Do you have a newborn who likes to sleep all day and be up all night? You’re not alone. Day-night confusion is so common in newborns.
Let's talk about why day-night confusion happens and tips to help.
Why do newborns experience day-night confusion?
As adults, we have an internal clock known as the circadian rhythm. That circadian rhythm is regulated by our hormones, including the sleepy hormone, melatonin. It's also driven by the light and darkness outside and the schedule you typically follow. Do you find yourself waking up on the weekend at the same time your alarm normally goes off during the week? This is your circadian rhythm in action.
Your newborn doesn’t have this rhythm quite yet. They are still developing that internal clock that tells them it’s time to sleep, and those sleepy hormones aren’t regulated until closer to 3-4 months. This is why we see babies who sleep all day and are up all night.
How do you fix your newborn being up all night?
1. Start your day no later than 7:00-8:00 a.m.
I know this will feel so hard. Maybe you’ve been up every hour or awake since 4 a.m. with your newborn. Starting your day early is the LAST thing you want to do, especially when your baby is finally sleeping.
But remember, your goal is to break the cycle of your newborn being up all night. And since your baby relies on you for external cues about the difference between day and night, starting early is the first step. This allows for your baby to have a full day before bedtime.
2. Offer full feedings during the day.
Many times newborns who’ve been up all night LOVE to snack. Maybe you’ve seen this? Your baby wakes up for a short time, eats, drifts back to sleep, and continues this cycle all day and all night. They eat just enough to take the edge off their hunger. Instead of allowing for snacking and sleepy eating, we want to really encourage full feedings.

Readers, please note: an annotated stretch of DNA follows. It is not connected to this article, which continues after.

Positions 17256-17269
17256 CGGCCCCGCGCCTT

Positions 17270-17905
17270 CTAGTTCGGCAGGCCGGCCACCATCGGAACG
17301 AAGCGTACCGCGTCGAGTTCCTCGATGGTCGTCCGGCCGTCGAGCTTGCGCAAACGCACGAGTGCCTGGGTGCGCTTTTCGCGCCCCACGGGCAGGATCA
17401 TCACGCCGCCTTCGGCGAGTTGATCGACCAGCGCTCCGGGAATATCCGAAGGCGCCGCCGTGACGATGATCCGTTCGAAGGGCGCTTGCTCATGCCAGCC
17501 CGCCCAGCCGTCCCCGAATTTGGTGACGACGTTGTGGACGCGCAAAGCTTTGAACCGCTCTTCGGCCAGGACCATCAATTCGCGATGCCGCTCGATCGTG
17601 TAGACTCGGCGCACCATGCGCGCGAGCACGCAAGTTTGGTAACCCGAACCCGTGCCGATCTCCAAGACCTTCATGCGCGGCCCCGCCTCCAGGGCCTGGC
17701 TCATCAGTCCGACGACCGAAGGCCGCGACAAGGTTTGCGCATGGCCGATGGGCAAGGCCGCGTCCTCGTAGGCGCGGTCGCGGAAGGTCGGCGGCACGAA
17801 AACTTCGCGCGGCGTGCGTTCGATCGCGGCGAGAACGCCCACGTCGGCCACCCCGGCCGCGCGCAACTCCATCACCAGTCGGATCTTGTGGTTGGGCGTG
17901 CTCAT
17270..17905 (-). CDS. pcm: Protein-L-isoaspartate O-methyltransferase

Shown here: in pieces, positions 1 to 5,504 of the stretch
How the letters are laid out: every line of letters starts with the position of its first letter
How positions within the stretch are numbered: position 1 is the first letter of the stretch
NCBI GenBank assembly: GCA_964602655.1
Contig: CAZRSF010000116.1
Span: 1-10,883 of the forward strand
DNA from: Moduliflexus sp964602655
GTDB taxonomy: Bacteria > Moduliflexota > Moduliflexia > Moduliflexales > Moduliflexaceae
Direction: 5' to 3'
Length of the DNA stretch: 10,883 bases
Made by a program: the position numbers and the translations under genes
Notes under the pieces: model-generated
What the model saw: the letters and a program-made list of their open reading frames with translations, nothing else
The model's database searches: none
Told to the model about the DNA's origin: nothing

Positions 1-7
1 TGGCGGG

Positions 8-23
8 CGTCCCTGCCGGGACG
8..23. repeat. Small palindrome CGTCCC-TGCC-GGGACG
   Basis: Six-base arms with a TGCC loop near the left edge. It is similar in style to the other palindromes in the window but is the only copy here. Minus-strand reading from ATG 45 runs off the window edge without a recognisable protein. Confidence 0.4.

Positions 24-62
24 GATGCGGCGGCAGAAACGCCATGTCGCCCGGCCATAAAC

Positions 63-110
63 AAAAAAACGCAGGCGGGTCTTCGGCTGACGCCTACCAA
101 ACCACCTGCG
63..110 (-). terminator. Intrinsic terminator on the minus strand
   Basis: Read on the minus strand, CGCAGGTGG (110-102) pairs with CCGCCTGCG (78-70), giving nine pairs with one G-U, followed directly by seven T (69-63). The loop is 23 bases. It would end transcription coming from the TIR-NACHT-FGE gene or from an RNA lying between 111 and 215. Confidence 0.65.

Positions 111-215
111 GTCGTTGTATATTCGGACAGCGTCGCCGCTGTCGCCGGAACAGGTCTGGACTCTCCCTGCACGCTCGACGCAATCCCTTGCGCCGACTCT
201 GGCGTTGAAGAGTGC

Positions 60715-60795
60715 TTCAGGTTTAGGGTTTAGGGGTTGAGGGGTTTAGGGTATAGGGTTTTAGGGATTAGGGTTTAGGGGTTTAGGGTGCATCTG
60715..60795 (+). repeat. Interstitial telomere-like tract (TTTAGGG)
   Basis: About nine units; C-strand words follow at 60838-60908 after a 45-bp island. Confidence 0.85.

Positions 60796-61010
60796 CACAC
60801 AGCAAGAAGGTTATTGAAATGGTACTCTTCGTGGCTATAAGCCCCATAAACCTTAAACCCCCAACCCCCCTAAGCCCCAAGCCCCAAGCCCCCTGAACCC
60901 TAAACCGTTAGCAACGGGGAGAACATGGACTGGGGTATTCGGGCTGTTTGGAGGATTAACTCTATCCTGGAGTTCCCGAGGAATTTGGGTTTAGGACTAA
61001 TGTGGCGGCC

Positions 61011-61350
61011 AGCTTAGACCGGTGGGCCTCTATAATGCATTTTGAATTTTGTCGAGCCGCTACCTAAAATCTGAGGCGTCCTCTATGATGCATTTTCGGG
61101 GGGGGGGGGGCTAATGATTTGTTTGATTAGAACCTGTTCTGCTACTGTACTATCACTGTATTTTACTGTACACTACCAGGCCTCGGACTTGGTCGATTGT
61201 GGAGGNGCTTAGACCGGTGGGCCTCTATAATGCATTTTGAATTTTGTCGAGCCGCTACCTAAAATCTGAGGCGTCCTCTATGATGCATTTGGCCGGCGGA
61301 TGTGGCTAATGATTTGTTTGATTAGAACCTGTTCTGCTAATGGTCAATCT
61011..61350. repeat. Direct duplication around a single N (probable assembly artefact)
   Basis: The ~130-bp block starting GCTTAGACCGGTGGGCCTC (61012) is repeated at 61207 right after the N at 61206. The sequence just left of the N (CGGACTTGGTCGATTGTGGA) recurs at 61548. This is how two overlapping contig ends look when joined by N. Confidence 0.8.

3. Be intentional with your wake windows during the day.
Your newborn’s wake windows will be short at first. Here are common wake windows by age for those first few months.
0-4 Weeks: 35-60 minutes
4-12 Weeks: 60-90 minutes
3-4 Months: 75-120 minutes
It may feel like feeding takes up that whole wake window at first, but try to incorporate at least a few minutes of newborn play. This active awake time cues your newborn that daytime is for playing and interaction.
4. Use light and darkness to your advantage.
Light and darkness are the perfect visual cues for your newborn that day is for playing and night is for sleeping. Using natural daylight as well as lights around your home stimulates your baby’s brain.
Use daylight during the day to help your baby stay awake. Open your curtains, switch on your lamps. Help your newborn understand that light means it’s time to be up, play, and interact. If the weather is nice, go outside for some air and sunshine.
You don’t need to have a light, bright room for naps. We still want a dark environment for naps so your baby can rest.
As you get your newborn ready for bed at night, dim the lights around your home. Dimming the lights around the house and making it darker is a great external cue that it's time to get into our jammies and go to sleep. One way to do this is to start a bedtime routine.
Try to maintain the lowest light possible – that is safe for you and your baby – during night feedings and diaper changes. A great low light alternative is a red light bulb, which is not nearly as stimulating to the brain. You can simply swap out a regular light bulb for a red one or get a nightlight where you can choose the color.
5. Take my newborn class.
In my newborn class, I’ll give you the tools you need to conquer day-night confusion, read your baby's sleepy cues, set a flexible sleep schedule, calm a fussy baby, and – best of all – LOVE the newborn stage.
How long does newborn day-night confusion last?
Every baby is different. Some newborns adjust in just a few days, and others take a little longer. Implementing these tips will help you move in the right direction as quickly as possible. I know that newborn day-night confusion can feel tough, but don’t forget that there is no better parent on the planet for that baby than you.